Kids Culture Corner

MapDo you know the capital of Australia?
View the map!

Do you know what Australia's flag looks like?
Color the flag!


One style of Australian aboriginal art has an x-ray appearance to it. Learn more about this style and try making some x-ray art of your own.


Captain James Cook claimed Australia as part of the British Empire while he was looking for a southern continent. Learn more about James Cook and others who explored Australia.



Pavlova

In 1935, the chef of the Hotel Esplanade in Perth, Western Australia, Herbert Sachse, created the pavlova to celebrate the visit of the great Russian ballerina, Anna Pavlova. Whilst it has been suggested this dessert was created in New Zealand, it has become recognized as a popular Australian dish.

Ingredients

  • 4-6 egg whites
  • pinch salt
  • 4 oz castor sugar(superfine sugar)
  • 4 oz sugar (equal parts)
  • 1 teaspoon white vinegar
  • 1/2 teaspoon vanilla essence
  • 2 level teaspoons cornflour (cornstarch)

Preheat oven to 400F(200C).
Lightly grease oven tray, line with baking paper or use non-stick cooking spray.

Beat the whites of eggs with a pinch of salt until stiff (until peaks form).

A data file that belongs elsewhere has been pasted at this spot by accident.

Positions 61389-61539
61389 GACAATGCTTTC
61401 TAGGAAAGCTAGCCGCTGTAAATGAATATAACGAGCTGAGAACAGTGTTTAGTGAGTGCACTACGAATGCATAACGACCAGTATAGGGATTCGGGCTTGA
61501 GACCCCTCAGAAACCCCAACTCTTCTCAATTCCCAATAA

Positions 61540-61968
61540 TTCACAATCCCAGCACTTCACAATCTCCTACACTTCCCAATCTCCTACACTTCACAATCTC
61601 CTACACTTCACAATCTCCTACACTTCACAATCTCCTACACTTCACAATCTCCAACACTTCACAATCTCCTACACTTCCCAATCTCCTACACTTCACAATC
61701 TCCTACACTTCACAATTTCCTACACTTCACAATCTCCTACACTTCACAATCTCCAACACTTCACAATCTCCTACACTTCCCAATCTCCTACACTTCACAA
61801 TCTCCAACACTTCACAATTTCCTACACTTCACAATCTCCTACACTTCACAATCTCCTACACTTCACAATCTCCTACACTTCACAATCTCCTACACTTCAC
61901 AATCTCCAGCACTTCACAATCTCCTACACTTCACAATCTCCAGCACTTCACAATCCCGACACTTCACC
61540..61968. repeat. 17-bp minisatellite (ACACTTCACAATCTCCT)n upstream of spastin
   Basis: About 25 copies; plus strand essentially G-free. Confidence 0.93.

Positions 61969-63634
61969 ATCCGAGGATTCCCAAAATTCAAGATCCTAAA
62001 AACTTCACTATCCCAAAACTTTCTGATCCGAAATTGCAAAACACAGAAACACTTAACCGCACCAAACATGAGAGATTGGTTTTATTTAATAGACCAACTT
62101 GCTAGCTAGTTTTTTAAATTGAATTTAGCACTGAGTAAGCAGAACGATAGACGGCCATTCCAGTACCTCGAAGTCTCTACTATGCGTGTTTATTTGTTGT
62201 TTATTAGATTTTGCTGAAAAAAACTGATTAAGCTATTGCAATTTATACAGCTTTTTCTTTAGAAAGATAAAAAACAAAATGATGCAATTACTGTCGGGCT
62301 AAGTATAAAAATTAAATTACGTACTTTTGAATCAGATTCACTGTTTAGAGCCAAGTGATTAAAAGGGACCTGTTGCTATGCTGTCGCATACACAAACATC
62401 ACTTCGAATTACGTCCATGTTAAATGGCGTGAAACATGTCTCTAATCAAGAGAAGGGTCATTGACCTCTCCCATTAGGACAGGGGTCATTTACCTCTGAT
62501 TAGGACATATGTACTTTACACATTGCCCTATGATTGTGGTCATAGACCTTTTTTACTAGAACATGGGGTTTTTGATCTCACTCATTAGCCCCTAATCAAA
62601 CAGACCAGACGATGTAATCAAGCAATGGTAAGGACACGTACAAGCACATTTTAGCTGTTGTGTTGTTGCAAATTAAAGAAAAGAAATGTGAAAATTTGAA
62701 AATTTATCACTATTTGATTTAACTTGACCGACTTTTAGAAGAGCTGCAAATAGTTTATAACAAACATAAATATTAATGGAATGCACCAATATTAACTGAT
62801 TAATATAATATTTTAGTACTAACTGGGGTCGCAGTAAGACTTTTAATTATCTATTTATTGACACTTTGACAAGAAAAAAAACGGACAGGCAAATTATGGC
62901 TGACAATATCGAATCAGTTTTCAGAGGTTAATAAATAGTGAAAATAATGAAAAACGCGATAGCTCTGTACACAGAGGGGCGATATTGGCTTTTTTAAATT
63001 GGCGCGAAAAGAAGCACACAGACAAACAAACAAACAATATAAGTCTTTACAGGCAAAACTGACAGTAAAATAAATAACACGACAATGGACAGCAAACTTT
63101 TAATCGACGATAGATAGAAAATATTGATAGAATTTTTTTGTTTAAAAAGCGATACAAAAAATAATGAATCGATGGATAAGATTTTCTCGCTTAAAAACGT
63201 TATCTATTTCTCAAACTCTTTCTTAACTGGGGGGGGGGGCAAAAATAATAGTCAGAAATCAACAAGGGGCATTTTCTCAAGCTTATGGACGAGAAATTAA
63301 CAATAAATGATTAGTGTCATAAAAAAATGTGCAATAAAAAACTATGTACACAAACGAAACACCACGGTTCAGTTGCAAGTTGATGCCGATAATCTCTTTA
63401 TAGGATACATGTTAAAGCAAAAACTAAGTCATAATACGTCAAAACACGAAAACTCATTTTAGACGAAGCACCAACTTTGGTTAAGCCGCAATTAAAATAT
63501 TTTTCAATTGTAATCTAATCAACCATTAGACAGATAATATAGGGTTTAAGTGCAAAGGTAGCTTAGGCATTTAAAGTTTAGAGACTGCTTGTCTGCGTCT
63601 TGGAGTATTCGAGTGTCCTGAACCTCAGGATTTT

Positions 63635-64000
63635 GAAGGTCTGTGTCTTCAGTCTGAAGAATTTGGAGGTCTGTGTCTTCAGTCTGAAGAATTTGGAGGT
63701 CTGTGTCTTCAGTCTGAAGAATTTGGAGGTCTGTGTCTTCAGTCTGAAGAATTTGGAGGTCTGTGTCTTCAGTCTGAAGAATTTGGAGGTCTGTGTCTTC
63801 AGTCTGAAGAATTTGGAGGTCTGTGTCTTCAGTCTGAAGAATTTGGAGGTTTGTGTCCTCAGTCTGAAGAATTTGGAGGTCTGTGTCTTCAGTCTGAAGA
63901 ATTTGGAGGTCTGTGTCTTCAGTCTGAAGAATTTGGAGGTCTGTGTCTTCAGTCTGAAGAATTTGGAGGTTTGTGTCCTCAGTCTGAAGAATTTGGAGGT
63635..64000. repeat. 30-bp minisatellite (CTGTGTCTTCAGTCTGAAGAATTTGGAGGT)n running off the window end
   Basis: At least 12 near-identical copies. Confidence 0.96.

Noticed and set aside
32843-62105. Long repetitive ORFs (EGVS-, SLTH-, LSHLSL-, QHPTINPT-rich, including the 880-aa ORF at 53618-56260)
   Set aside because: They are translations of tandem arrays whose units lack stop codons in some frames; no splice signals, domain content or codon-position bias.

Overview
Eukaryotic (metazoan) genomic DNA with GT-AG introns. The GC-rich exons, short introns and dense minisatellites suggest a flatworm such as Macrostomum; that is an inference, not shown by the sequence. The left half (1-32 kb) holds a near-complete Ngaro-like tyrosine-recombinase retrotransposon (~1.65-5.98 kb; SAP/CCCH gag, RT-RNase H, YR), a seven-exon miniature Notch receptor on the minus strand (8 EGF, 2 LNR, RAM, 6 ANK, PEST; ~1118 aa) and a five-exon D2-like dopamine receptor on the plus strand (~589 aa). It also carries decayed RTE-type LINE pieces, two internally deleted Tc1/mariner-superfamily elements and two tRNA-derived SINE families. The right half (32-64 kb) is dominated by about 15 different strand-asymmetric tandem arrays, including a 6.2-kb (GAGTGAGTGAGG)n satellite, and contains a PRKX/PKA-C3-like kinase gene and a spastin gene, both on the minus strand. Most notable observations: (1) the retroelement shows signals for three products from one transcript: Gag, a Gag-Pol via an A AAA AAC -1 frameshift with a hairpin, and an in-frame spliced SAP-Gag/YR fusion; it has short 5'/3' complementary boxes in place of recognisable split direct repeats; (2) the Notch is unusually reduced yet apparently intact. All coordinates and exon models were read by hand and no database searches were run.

Continue beating, gradually adding sugar, vinegar and vanilla, until of thick consistency.
Lightly fold in cornflour.

Pile mixture into circular shape, making hollow in centre for filling.
(Mixture will swell during cooking)

Electric oven: turn oven to 250F (130C) and bake undisturbed for 1 1/2 hours.
Gas oven: bake at 400F (200C) for ten minutes, then turn oven to 250F (130C) and bake a further hour.
Turn oven off, leave pavlova in oven until cool.

Top with whipped cream and decorate with fruit as desired.

submitted by Amanda from Australia, au pair in Massachusetts, 2004


Australia Day is celebrated in January. To learn more, visit the seasonal calendar.

Boxing Day, the day after Christmas, is celebrated in Britain, Australia, New Zealand and Canada. Why do you think these countries share the holiday?

Part of the tradition of Boxing Day is giving money and other gifts to people who are in service jobs. No one knows for sure when or how the holiday started. What do you think? Hint: Hundreds of years ago the wealthy people who lived in England had their servants work on Christmas to make and serve the holiday meal.

The holiday has nothing to do with the sport of Boxing, but it probably has something to do with how gifts are given, or where people put money for needy families when they go to Church.


As Australia is an English speaking country, the children there sing many of the same songs that we sing in the United States, but sometimes they sing a different version. Visit this site to compare the Australian version of familiar songs with the one you know.

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